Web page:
Law Enforcement News

Vol. XXX, No. 614 A publication of John Jay College of Criminal Justice/CUNY February 2004

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In this issue:

Around The Nation: A coast-to-coast roundup of police news.
Begging to differ: Police groups split on immigration role.
The Godsquad: Taking back Sin City’s streets.
Not just red flags: Benefits to early-intervention.
Stunning move: Cincy police to get Tasers.
A year later: Bratton’s L.A. honeymoon goes on.
Desk jockeys to hit the streets in Chicago.
People & Places: A new era; the knock on Norris; Hart failure; Milwaukee black out; a career of firsts; on the road.
Short Takes: Easy-to-digest news capsules.
Let it bleed: DNA sampling gets appellate review.
Fair warning: Signs of potential domestic homicide.
Time Capsules: 25 years ago in LEN.
Ratings game: Tying raises to evaluations.
None nice, all naughty: A cop’s petty-criminal target list.
Criminal Justice Library: Rethinking middle management.
Return engagement: Recidivism and the sex offender.
Forum: With information-sharing projects, ownership is everything.
Days are numbered for Milwaukee IAD.
Closer look: “Embedded” reporters in Miami.

Note to Readers:

The opinions expressed on the Forum page are those of the contributing writer or cartoonist, or of the original source newspaper, and do not represent an official position of Law Enforcement News.

Readers are invited to voice their opinions on topical issues, in the form of letters or full-length commentaries. Please send all materials to the editor.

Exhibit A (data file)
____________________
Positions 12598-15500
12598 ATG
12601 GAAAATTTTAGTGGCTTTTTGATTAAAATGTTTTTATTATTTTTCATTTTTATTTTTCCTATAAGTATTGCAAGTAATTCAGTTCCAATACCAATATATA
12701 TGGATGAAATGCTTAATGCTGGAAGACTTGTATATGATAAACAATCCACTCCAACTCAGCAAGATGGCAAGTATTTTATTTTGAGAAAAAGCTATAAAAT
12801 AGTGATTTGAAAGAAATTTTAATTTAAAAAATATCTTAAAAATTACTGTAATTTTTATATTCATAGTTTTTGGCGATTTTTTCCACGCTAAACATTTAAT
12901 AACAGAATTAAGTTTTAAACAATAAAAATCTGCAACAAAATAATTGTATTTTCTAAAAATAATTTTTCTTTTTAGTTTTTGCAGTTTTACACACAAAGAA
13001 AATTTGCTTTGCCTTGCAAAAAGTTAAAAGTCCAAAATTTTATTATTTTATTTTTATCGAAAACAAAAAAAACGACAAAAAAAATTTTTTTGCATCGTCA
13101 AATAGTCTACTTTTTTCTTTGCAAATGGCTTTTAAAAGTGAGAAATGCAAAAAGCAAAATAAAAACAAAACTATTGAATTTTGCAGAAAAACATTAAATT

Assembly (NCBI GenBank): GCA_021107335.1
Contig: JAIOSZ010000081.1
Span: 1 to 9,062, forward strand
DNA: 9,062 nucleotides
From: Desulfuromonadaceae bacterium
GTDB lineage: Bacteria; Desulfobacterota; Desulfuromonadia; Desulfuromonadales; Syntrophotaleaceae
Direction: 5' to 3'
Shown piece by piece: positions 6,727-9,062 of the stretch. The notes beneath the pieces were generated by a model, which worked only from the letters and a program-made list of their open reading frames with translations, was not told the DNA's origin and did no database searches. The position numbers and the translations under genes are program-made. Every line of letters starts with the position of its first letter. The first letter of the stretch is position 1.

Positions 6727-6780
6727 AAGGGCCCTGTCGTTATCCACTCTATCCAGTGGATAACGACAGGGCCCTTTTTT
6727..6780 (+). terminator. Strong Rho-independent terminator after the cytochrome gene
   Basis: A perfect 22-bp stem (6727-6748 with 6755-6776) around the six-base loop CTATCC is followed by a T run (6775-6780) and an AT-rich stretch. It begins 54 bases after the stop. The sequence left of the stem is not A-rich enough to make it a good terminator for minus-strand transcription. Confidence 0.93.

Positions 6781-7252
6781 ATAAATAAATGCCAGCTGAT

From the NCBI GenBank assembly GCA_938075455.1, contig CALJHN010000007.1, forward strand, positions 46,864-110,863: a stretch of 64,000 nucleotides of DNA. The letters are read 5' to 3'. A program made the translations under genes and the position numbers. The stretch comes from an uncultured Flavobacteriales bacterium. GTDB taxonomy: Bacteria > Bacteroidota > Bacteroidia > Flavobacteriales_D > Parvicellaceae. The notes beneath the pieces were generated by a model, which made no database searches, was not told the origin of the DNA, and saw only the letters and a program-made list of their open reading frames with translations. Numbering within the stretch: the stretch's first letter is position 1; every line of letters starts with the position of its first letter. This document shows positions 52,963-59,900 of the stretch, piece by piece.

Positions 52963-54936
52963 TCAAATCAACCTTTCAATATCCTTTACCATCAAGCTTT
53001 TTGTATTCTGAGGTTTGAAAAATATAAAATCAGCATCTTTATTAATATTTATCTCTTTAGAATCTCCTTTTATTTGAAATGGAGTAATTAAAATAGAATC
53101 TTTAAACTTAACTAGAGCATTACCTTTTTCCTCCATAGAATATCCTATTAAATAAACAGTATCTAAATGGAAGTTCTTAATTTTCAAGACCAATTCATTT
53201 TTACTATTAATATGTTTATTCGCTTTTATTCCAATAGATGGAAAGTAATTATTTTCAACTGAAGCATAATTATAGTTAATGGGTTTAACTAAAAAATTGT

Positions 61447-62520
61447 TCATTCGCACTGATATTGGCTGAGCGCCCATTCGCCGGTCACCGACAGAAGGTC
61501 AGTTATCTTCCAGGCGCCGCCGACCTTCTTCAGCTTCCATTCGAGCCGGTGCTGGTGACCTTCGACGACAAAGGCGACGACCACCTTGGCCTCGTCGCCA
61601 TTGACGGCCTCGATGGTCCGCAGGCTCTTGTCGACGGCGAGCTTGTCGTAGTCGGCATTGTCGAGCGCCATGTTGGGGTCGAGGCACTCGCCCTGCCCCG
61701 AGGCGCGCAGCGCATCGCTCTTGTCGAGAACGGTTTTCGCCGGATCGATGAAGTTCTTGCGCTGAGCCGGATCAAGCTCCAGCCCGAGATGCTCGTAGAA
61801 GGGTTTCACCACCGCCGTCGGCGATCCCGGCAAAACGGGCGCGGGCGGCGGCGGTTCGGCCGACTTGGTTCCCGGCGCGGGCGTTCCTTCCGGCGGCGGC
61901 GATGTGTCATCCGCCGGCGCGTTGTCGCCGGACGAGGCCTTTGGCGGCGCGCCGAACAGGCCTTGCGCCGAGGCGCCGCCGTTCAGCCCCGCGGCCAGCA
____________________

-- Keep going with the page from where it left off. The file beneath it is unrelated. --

Forum

Lori Ericson:
Information-sharing: Ownership is all

     Regardless of the complexity wrought by statutes, developing an information sharing enterprise is first constrained by the laws it must keep. Data regulations within the criminal justice arena are not inherently encumbering, but to a greater degree than in any other industry, they are terribly unforgiving of any carelessness, incapacity or neglect. For good reason, lawmakers have issued strongly worded guidance to system developers, agents, officers and those whose task it is to keep our justice information private and secure. Agencies demanding information-sharing capabilities have only complicated the web of requirements written as the foundation for assuring the information stored in law enforcement data repositories nationwide.

     As more and more sharing initiatives spring up, more and more problems will arise. Such problems, whether technical, operational or regulatory in nature, have both stalled and perplexed the criminal justice community. In order to unravel the information-sharing labyrinth, I have approached the concept from a business perspective: high level and top down. From experience and study, it is clear that information sharing initiatives will not come to fruition until ownership is established: A governing body, legitimized and bound under a legal framework, and accredited within the appropriate professional community. From that point forward, decisions made, money spent, and direction given are all based on a common and well defined foundation...